21_21 Tokyo, Image-Makers / 8 September 2014
21_21 Design is another of my favourite Tokyo places. The exhibitions in this gallery are always something special. Image-Makers is no exception; featuring work by Jean-Paul Goude, Jun Miyake, Robert Wilson, David Lynch, Noritaka Takehana and Photographer Hal, Image-Makers is directed by Helene Kelmachter.
Grace Jones and Bjork feature on the poster and in the works of Jean-Paul Goude together with drawings and kinetic sculptures.
As you enter the first exhibition space you are greeted with lithographs by David Lynch and a 7 minute video portrait by Robert Wilson, of the back view of Princess Grace of Monaco clad in a long, sleeveless black dress. She stands perfectly still and the fascination is in the changing lighting effect playing with her wedding ring, the back-slit in the dress, her upper arm and the outline of her face.
On her right hand side is a window to the floor below which frames another video, this time of a Briard dog (on a loop) with its large, very pink tongue hanging out. It too is almost perfectly still. The fascination here is in the juxtaposition. Robert Wilson's high definition portraits recur throughout the space, almost playing with Tadeo Ando's architecture. On the lower floor, Boris the porcupine, sitting in a star filled universe to the tune of Daisy, Daisy is a whole new perspective on the animal.
In a long corridor the face of Gao Xinglian, the writer, mirrors in the rough polished concrete walls; the words 'Solitute is a necessary condition of liberty' - quoting Hemmingway, but in French, appear and disappear across it.
Jean-Paul Goude's mesmerising and slightly unsettling kinetic sculptures, Two Waltzing Automotons and Spinning Automoton, fill the main space accompanied by the compelling music of Jun Miyake. His Contructivist Maternity Dress travels the floor along one long wall and a multi screen video installation on the opposite wall features a train and stations with adverts in a Paris subway. Photographs and drawings interpreting his muses add depth and humour.
French Correction plays with the whole image making process with body prosthetics and a video interview from a talk-show reveals how a short 'less attractive' male transforms into a 'more attractive' one with the illusion of height.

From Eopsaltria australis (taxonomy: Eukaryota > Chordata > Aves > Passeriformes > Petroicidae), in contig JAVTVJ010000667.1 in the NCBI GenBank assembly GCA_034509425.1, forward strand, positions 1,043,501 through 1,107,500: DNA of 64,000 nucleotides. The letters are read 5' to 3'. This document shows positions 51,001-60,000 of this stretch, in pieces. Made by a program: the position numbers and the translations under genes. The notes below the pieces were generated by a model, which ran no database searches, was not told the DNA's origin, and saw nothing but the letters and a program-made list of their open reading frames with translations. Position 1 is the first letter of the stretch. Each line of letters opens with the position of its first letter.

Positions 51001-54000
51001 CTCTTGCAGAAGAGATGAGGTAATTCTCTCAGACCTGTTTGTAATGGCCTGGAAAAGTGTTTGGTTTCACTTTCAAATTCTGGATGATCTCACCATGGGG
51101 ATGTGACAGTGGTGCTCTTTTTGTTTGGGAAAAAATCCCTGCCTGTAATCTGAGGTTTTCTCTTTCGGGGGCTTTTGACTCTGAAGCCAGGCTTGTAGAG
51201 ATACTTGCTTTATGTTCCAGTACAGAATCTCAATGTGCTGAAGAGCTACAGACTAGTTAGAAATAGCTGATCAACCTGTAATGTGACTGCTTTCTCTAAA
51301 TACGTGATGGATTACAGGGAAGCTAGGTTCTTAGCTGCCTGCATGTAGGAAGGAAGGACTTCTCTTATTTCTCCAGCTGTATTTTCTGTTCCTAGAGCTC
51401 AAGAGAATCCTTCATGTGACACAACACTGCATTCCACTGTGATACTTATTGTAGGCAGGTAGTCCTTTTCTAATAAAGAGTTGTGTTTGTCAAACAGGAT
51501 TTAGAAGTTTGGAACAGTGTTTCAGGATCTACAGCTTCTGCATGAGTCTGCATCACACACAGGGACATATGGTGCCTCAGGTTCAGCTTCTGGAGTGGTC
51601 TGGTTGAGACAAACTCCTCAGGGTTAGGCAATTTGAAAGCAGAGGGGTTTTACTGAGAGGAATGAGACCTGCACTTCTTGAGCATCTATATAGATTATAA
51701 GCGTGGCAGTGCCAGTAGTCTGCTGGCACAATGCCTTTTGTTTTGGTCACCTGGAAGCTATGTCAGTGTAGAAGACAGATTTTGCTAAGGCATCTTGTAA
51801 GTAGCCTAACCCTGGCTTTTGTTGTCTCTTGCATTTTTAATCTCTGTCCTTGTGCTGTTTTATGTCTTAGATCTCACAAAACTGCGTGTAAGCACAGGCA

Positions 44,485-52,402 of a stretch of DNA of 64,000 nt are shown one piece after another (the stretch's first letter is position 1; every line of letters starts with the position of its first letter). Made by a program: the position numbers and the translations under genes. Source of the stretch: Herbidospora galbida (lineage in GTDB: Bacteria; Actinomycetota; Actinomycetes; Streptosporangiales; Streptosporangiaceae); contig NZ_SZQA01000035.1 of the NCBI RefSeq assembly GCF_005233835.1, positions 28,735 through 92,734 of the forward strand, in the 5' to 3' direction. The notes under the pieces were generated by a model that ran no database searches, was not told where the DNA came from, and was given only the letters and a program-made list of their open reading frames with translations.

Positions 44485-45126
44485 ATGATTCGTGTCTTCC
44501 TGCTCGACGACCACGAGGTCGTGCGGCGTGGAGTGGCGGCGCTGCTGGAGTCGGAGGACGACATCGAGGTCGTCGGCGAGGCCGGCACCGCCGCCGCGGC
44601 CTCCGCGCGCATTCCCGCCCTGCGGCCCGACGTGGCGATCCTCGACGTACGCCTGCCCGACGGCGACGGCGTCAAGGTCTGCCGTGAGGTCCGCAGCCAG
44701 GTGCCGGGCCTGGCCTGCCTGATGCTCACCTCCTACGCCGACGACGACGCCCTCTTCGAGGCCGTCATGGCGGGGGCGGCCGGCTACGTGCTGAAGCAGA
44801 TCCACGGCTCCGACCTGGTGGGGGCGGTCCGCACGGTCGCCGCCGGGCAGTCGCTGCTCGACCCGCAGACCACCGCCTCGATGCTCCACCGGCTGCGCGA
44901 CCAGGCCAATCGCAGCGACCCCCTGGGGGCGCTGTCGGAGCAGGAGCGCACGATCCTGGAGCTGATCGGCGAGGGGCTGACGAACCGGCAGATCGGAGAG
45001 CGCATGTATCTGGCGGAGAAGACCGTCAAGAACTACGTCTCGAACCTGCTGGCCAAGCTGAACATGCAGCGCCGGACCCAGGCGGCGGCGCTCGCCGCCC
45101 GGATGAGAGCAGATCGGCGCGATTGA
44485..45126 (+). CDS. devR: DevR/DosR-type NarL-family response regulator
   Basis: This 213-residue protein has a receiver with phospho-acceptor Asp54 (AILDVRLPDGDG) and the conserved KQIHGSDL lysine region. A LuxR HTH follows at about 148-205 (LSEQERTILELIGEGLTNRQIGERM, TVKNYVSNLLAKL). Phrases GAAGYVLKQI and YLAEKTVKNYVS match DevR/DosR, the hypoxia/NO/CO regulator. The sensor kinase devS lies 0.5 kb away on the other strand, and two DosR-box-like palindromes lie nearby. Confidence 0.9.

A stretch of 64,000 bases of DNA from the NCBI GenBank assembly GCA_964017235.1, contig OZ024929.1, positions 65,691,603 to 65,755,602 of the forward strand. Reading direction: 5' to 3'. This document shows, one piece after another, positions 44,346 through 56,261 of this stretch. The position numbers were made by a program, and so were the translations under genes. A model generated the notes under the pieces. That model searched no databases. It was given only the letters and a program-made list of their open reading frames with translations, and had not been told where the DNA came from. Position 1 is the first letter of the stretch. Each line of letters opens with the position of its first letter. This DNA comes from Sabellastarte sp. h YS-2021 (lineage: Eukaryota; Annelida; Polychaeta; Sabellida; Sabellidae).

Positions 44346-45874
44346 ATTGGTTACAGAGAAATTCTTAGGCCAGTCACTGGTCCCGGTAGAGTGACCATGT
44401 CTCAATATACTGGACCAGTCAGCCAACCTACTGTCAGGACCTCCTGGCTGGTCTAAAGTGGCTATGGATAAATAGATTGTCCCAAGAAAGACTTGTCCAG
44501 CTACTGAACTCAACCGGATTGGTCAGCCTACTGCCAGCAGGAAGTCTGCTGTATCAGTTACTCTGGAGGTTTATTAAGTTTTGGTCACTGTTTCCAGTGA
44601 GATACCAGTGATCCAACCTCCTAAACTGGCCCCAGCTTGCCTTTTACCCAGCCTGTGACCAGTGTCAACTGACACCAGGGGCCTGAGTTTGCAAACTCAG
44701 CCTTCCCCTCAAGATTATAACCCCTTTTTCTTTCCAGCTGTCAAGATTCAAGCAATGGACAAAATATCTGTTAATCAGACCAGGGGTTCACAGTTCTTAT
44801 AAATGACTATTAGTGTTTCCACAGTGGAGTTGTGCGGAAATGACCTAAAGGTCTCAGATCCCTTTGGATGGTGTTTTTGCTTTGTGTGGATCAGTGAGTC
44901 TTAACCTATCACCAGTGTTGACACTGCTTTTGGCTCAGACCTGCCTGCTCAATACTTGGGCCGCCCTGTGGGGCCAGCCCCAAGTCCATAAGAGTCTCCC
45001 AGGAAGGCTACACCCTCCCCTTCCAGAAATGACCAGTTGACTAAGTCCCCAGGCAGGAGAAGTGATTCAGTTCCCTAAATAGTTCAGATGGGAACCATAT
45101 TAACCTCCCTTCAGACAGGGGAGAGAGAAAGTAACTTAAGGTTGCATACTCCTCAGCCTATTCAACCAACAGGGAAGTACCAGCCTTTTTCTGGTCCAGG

And in the next room Photographer Hal's large colourful abstract images are actually vacuum packed couples with a collection of musical instruments, bicycles and shoes. On closer inspection, the apparently attractive first impression becomes deeply troubling. Hal has just 10 seconds to take these photographs.
Noritaka Tatehana's hand-made, heel-less shoes challenge the notions of gravity and balance. If you are a size 38 or 42 you can try some on and attempt to walk about on a pair of black platforms that are shaped for stiletto heels, except that the heels are not there.
French Correction remodels the human body
humorously; Morphological Improvements
reassemble cut-out images - drawing
attention to the way the body is both
projected and perceived. Kinetic theatre
confined to preconceived patterns of lines
and circles accentuates my freedom
of expression balanced on the edges
of my nightmares and dreams; on my childhood
memories or the subconscious hinting
of déjà vu somewhere in a past presence.
Was I whirling on a carousel doomed
through a childhood told to me by my
culturally disconnected mother;
was I even then trapped by inevitable
wheels in order to become the me I
imagine? Was I flying not falling
between the coconut matting and the
secretive, slithery fear of strange bed;
that puffed-up pink, obnoxious eiderdown?
The music holds me in a space where my
memories hover between and between.